a merica’s experience of primitive accumulation, under what Aglietta calls “the ideal economic conditions for capitalism to take hold” (75), revolved crucially around both the ideological concept and the material reality of the frontier. The supposedly endless possibilities for capitalism’s expansion across the continent obviously constituted, and still constitute, a significant imaginary for American life. Indeed, as Aglietta says, in the nineteenth century, “expansion became the dominant phenomenon in American life; it could almost be identified with the country’s history” (74). But after the Civil War, the expansionist urge turned rather quickly to the frontier beyond American borders and thus...

  18. meaningless politics
    (pp. 71-75)

    the view of contemporary imperialism that I have been putting forward here, though it rejects the Leninist shibboleths, still stipulates that imperialism is fundamentally a product of contemporary capitalist economic relations. Whether we call those economic relations globalization, neoimperialism, or some other name, the salient features are empirically the same: indisputably, capitalism is involved in extending its regime of wage relations everywhere around the globe, seeking also to free up any blocked arteries in the international circulation of capital, and resorting opportunistically and aggressively to whatever acts of dispossession present themselves. These are all points that I tried to make...

  19. ideologues
    (pp. 76-85)

    there has been in the United States since 9/11 a double strategy at work: not only an outward display of imperialist relations, but also an inward display of them. What I mean is that a crucial part of the international imperialism we now face is funded by thedeliberateevacuation of the national democratic relation, and aknowingpush toward authoritarianism, certainly within the United States. Indeed, it would not be outlandish to argue that Bush’s “war on terror,” the occupation of Afghanistan, and the sacking of Iraq should be understood as exactly the occasion and the opportunity for what...

  20. fascism
    (pp. 85-89)

    the relationship between the foreign policy imaginary and the narcissistic sense of America is, as I’ve said, symbiotic: the one formation enables the other. Thus the logic of the domestic actions of the Bush government have to be seen as inextricably linked to the logic of its foreign policy actions. The post–9/11 domestic happenings are simultaneously a necessary precondition to and a necessary consequence of U.S. attempts to gain hegemony in the interstate system. Just as the peculiar role of the United States in international imperialism is crucial to understanding what is happening inside its borders, the state of...

  21. legal matters
    (pp. 89-99)

    stanley Payne’s otherwise instructive and thorough account of historical fascism, from which I have drawn to outline the features of fascism proper, makes little or no mention of fascism’s relation to the law and legal structures. This is, however, one aspect of fascist regimes that receives repeated attention in Hannah Arendt’sThe Origins of Totalitarianism.Notably, Arendt argues that the whole arena of the German juridical system (legislatures, courts, coded laws and constitution, and so on) had to be essentially evacuated and reformulated for fascism to take firm hold. She notes, too, that the rise of fascism necessarily included the...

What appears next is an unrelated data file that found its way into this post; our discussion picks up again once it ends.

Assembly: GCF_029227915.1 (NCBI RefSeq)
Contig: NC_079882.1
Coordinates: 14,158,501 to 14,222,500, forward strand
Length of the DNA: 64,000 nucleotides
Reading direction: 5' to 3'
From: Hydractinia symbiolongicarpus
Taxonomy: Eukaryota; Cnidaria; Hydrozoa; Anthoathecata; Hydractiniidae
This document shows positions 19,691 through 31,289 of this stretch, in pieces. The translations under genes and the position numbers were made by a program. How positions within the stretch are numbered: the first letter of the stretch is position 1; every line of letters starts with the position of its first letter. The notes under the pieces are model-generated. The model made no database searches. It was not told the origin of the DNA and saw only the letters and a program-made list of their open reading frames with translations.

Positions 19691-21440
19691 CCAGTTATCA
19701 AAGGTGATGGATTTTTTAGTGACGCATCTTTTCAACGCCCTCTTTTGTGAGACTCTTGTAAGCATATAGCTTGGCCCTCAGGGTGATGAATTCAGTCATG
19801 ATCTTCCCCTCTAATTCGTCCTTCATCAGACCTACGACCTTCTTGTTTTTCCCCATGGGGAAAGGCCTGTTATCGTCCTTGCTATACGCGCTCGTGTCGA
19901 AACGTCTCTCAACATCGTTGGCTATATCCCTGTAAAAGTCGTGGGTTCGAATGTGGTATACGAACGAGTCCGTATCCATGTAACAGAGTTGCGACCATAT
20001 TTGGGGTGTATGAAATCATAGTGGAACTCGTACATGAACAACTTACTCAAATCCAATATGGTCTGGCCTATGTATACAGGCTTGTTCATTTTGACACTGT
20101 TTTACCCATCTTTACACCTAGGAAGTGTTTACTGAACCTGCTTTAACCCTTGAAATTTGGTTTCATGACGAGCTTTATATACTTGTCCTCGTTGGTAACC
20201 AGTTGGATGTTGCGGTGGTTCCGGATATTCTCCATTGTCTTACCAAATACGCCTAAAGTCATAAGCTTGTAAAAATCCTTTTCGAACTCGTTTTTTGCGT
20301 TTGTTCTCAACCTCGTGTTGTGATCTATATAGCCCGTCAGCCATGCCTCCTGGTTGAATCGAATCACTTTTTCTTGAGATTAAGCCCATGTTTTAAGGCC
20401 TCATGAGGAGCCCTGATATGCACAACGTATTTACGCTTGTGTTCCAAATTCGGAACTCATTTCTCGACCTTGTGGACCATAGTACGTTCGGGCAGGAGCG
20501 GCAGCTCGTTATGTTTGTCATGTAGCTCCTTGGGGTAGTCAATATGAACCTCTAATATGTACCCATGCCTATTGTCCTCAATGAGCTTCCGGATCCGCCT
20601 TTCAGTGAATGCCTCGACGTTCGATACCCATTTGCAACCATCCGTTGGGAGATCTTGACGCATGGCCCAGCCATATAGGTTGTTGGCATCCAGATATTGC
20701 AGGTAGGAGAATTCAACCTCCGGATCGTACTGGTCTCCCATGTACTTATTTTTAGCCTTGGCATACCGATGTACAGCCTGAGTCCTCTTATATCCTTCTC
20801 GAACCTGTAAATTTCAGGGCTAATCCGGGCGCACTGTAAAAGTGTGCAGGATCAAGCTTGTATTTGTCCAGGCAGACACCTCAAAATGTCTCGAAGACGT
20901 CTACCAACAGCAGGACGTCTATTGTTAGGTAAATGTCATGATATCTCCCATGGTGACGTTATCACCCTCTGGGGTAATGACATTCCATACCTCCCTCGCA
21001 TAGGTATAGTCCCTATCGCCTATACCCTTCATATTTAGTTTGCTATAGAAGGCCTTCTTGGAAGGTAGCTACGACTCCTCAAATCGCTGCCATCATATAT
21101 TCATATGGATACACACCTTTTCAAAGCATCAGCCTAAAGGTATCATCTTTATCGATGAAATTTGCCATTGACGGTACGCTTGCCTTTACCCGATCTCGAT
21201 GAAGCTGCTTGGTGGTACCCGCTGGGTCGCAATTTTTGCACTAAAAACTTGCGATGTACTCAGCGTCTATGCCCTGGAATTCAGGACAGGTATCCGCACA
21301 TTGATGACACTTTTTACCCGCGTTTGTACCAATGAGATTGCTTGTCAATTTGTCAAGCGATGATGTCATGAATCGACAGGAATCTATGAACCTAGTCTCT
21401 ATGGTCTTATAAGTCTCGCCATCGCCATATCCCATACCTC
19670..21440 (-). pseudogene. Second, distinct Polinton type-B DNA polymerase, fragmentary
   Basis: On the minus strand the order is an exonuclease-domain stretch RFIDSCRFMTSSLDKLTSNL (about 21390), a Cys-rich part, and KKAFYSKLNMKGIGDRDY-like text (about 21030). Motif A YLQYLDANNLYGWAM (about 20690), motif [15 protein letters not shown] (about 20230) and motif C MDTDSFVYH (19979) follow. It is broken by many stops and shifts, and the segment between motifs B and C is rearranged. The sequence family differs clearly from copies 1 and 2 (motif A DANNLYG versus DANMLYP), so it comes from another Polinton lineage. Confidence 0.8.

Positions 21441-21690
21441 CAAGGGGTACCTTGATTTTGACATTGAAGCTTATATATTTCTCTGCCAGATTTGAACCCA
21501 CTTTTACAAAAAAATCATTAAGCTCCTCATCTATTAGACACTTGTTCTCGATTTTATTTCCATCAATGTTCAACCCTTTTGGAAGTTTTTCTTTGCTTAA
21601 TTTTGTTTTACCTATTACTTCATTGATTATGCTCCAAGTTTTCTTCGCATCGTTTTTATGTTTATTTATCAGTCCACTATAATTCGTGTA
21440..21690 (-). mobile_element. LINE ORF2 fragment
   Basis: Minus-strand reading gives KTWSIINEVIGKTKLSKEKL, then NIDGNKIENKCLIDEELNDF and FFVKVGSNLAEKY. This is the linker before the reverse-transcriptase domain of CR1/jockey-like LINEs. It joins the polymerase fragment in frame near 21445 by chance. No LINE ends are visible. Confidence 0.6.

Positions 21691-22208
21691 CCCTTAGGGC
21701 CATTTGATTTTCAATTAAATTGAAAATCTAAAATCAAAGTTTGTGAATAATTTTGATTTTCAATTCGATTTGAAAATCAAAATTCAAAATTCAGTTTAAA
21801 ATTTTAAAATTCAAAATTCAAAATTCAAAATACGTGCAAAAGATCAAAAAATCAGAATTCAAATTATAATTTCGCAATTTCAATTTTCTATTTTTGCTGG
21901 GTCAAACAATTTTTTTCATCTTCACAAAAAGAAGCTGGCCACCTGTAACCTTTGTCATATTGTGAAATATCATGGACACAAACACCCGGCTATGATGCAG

22. animals
    (pp. 100-106)

    the establishment of such a totemic view of the Constitution, atavistic as its ideological motives may be, clearly amounts to a particular kind ofpoliticization.It is, indeed, the prerequisite fundament for the “politicalreligionof constitutionalism” that Carnes Lord has called for 230). But, as Marx argued in regard to the various post-Enlightenment constitutions in Europe and America, their primary aim is to establish and protect the power of the political state, while simultaneously producing a “universal secular contradiction between the political state and civil society” (Marx and Engels,Collected Works3:159). The human or civil rights that these constitutions...

  23. human rights
    (pp. 106-115)

    i have been suggesting that the promotion of a primitive belief in some sense of natural law—based, as Lord puts it, in “the nature of things”—has facilitated the establishment of an at least inchoate authoritarian politics in America. The fact of 9/11 has made this all the more possible, but it is a feature of American culture and life that has been always ready to be activated, as it were. From the historical problem of vigilantism, to the widespread claims for “victims’ rights” and objections to the Miranda laws, through to the Patriot Act today, American culture is...

  24. precarious politics
    (pp. 115-124)

    at the very start of this book I affirmed that this was not to be yet another assault on the Bush administration (though the specificity of the post–9/11 situation amply warrants such assaults), and that my own emphasis was to be different. I hope, since then, to have laid out as simply as possible a sense that America did not change on 9/11—at least not in the ways that “you” are assured. What has happened, rather, is that many of the basic constitutive features and historical tendencies of the American republic and its history have emerged into configurations...

  25. acknowledgments
    (pp. 125-126)
  26. works cited
    (pp. 127-132)
  27. index
    (pp. 133-135)
  28. Back Matter
    (pp. 136-136)